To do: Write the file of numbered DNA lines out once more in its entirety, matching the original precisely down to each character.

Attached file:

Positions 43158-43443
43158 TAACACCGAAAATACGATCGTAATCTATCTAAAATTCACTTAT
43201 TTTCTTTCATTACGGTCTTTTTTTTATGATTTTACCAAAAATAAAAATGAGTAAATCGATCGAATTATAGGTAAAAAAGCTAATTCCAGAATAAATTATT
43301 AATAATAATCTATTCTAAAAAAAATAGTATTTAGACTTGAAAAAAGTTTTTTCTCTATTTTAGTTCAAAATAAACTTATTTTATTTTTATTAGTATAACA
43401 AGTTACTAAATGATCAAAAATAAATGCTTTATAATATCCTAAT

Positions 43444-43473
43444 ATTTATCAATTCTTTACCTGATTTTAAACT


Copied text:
Positions 43158-43443
43158 TAACACCGAAAATACGATCGTAATCTATCTAAAATTCACTTAT
43201 TTTCTTTCATTACGGTCTTTTTTTTATGATTTTACCAAAAATAAAAATGAGTAAATCGATCGAATTATAGGTAAAAAAGCTAATTCCAGAATAAATTATT
43301 AATAATAATCTATTCTAAAAAAAATAGTATTTAGACTTGAAAAAAGTTTTTTCTCTATTTTAGTTCAAAATAAACTTATTTTATTTTTATTAGTATAACA
43401 AGTTACTAAATGATCAAAAATAAATGCTTTATAATATCCTAAT

Positions 43444-43473
43444 ATTTATCAATTCTTTACCTGATTTTAAACT